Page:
molecule had unique narrow bands of color emitted or absorbed when they were heated in a

flame or electric spark. Thus they could be identified as to their presence in the flame (a Professor

Bunsen even invented a laboratory burner named after him for use in these tests). Other

scientists found that the color. or more precisely the "wavelength" of the light was seen to shift

slightly if the source of light came toqards you or moved away [Doppler shift]. The brightness or

strength between different spectral lines from the same substance was found to change with the

temperature of the flame [or temperature of the star].Some spectral lines change or split into

several lines if a strong magnetic field is present. We can use these spectroscopic properties to

study what is happening on the sun or star.

Colette deFrey: Mrs. Harkless's group has the final question of this session. Go ahead and send it


Deb Harkless2: What "machines" are in the Hubble? What continuously powersthe Hubble in

space? How can control the Hubble to go in a certain direction? How fast and how far away dose

the Hubble travel? (Lexington Shawn, Joe, Curt)

Lynda Bowen: t

Lynda Bowen: t

Colette deFrey: Dr. Kissell is going to answer one of these questions due to time constraint

Colette deFrey: He will answer the one about what powers the Hubble in space. OK?

Colette deFrey: He is working on that answer now.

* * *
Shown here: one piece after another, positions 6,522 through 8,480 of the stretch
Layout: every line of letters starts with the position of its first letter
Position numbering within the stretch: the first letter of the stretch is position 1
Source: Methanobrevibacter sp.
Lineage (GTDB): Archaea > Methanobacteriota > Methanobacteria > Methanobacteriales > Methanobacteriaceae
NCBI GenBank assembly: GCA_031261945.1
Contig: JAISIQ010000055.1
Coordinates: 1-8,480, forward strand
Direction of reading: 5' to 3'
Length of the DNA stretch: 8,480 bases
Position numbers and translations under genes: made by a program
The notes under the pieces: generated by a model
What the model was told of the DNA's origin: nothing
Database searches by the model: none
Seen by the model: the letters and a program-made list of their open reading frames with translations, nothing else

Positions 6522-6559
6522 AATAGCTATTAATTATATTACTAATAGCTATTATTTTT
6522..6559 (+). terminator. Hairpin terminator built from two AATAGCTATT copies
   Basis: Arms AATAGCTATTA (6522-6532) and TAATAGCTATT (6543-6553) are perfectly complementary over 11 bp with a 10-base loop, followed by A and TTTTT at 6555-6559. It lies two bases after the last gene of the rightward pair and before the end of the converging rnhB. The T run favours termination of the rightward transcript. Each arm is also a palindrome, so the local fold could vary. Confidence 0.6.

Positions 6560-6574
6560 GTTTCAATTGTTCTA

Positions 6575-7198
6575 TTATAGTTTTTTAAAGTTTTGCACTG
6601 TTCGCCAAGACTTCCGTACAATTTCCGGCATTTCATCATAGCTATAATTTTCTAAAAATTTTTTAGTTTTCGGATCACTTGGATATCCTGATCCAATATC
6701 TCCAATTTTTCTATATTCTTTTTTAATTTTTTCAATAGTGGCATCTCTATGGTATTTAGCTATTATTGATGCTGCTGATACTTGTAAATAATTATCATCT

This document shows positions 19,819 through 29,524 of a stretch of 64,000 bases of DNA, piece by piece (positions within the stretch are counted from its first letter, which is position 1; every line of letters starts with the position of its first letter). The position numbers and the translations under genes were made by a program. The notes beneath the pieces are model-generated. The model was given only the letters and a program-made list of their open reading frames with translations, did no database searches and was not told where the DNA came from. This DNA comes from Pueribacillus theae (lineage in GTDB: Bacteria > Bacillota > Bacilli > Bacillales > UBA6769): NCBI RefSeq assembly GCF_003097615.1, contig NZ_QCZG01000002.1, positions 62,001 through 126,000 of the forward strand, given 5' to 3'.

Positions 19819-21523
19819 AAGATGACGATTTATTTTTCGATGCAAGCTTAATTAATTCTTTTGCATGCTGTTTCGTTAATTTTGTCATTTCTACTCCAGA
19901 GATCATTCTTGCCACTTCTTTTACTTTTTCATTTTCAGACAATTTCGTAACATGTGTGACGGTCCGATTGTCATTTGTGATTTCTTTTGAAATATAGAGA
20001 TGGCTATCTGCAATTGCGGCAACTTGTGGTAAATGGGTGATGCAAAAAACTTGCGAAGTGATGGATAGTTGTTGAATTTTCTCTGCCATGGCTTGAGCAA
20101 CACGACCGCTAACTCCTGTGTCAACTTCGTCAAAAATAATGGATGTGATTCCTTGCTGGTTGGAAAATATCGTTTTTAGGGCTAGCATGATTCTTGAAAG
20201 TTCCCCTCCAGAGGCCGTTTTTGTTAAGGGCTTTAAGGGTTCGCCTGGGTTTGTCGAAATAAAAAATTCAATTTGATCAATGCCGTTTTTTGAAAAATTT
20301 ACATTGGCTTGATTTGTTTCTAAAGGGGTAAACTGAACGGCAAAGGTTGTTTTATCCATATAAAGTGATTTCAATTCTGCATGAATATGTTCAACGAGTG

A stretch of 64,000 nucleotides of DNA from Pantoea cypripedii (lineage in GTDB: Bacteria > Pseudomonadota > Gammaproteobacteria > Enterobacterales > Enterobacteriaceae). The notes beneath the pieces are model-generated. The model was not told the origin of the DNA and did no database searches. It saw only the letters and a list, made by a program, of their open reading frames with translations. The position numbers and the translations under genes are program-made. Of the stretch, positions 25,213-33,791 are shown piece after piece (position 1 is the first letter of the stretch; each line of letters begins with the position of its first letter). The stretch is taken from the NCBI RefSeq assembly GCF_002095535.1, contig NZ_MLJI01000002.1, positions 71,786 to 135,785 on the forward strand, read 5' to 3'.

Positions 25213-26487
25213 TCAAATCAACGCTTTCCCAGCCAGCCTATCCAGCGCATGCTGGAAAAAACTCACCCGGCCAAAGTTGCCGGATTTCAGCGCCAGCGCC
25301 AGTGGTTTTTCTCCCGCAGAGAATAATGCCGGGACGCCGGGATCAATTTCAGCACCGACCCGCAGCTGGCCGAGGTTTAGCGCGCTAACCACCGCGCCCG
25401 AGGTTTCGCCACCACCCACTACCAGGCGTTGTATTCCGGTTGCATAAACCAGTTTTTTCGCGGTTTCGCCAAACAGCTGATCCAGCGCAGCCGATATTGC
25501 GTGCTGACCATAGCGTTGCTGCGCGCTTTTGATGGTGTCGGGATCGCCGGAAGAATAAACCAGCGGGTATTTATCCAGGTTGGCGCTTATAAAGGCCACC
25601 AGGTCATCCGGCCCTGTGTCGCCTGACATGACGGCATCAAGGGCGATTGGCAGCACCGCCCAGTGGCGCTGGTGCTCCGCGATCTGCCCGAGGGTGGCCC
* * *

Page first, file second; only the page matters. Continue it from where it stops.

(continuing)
Colette deFrey: Be patient!

Ken Kissell: The power comes from the sun, with big solar arrays giving about 4.8 kwatts to charge

the batteries. The spacecraft is normally in the earths shadow for up to 35 minutes of each orbit

and needs batteries at that time. No rocket engines or other contaminating devices are allowed. It

would coat the mirrors!

Colette deFrey: GREAT!

Colette deFrey: That is the last question for this session

Colette deFrey: Thanks to all the students for their wonderful questions

Colette deFrey: Thanks to Dr. Kissell for his wonderful answers!

Barb Bohlken: Thanks from Sam and Justin at Underwood Hills

Colette deFrey: The chat itself will be on the CD website by the end of the day for you all to use

Janet Schutz: Thank You!

Sally Calhoun: thanks for lettimg us participate

Colette deFrey: Goodbye to all!

Donna Johnson: thank you

Colette deFrey: The next session begins at 11:05. Dr. Kissell will take a quick break!

Jill Klingman: Thank you

Deb Harkless2: thank you

Donna Johnson: thanks again